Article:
But the Bible says that what is eternal is spirit. God is spirit, and those who worship Him must worship Him by means of the Spirit, and by means of truth. [John 4:24]
God is spirit. So once you reject what the Bible says about the origins of man, once you reject that what is eternal is not matter but spirit, then what you’re left with is a purely material way of looking at everything, which means that everything is just an accident.
Everything exists simply because there were chemical reactions caused by some accidental, electronic discharge, and so ultimately we’re just nothing more than a blob of protoplasm that somehow got electrified and something changed by accident and then millions of years later something else changed and everything is purely accidental.
Therefore, there’s no meaning, there’s no value, there’s no significance or purpose in anything in life. So that gets drilled into us, either directly or indirectly, through many of the things that we’re exposed to in our culture: movies, films, television, speakers, teachers, professors. All of these operate from that particular framework.
But what the Bible says is that God created the heavens and the earth and the seas and all that is in them. [Psalm 146:6] Everything.
Does that include Leviathan? Does that include Behemoth? Does that include the salt sea? Does that include this creature Rahav? Yes, it does.
So, we have to start by thinking that God created all living things, including Rahav, Leviathan, Behemoth, the sea, and the Tannin. There are a few others that we could throw in there, but we’ll just limit it to these five entities that are referenced in a few passages in Scripture. And that God created them in the original Creation described from Genesis 1:2 through Genesis 2:4 (the six days of Creation).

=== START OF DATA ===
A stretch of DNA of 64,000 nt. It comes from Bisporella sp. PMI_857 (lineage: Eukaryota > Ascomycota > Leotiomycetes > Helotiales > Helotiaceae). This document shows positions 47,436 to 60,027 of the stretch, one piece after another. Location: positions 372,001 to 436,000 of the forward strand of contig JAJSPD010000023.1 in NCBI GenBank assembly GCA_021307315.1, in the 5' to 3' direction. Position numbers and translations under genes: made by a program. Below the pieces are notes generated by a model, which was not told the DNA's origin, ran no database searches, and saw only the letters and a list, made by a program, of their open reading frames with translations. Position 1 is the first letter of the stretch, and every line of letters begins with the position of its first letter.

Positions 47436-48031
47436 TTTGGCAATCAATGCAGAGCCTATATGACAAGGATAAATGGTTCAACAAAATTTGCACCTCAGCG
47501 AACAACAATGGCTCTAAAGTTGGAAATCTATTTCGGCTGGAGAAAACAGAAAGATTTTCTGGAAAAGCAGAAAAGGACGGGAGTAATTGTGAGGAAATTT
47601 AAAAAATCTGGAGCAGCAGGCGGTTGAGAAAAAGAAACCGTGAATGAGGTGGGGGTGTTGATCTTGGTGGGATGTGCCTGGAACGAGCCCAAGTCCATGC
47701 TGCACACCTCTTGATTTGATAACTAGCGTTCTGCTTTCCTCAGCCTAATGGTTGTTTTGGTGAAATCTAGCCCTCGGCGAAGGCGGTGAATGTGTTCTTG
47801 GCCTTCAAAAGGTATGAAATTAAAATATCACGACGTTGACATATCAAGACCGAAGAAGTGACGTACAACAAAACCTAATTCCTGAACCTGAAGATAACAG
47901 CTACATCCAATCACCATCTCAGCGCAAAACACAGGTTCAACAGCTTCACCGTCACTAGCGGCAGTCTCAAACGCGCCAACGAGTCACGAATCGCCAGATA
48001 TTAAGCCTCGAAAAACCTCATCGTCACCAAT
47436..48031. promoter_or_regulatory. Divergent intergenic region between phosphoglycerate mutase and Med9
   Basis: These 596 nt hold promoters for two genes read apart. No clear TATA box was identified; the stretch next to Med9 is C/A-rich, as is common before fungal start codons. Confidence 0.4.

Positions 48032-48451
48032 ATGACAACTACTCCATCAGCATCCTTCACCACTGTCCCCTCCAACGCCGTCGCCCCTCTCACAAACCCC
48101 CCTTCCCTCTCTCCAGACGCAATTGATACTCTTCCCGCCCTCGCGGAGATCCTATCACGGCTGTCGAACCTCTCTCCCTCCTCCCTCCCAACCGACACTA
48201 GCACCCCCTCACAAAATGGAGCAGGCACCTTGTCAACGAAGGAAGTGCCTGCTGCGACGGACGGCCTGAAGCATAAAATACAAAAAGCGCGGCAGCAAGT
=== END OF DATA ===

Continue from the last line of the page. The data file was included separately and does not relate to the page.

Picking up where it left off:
So, these are real, historical entities. They are not mythological. They are real. They are created by God.
Now think with me a little more on this … God knew in eternity past, that each of these creatures would find another purpose in the redefinition of creation by idolatry. So, God is designing them knowing full well how these features of their forms and their structure are going to be perverted within paganism.
That takes us to the second point: God, in His omniscience, designed all of these things meticulously—down to the minutest detail. Leviathan is the way Leviathan is because God designed every aspect of Leviathan in order to teach something, eventually knowing how it would be used or abused.
So, their design is intentional, with a view of how they would be used as biblical symbols as well as mythological representations or distortions.
Now try to get your mind around that. God knows that He’s going to create this creature called Leviathan, and it’s a real creature. It has a certain form—we don’t know exactly what that was.
We have just a few indications, especially in Job 41—but that this creature is the way the creature is, because God knows that the pagans are going to take this creature, and they’re going to assign mythological meaning to that creature. And in such a way that that mythological meaning— distorted as it will be—will still reflect something about Creation truth.
So you have on the one hand something historical, and on the other hand something that is not historical but is purely mythological. Let’s break this down a little bit more.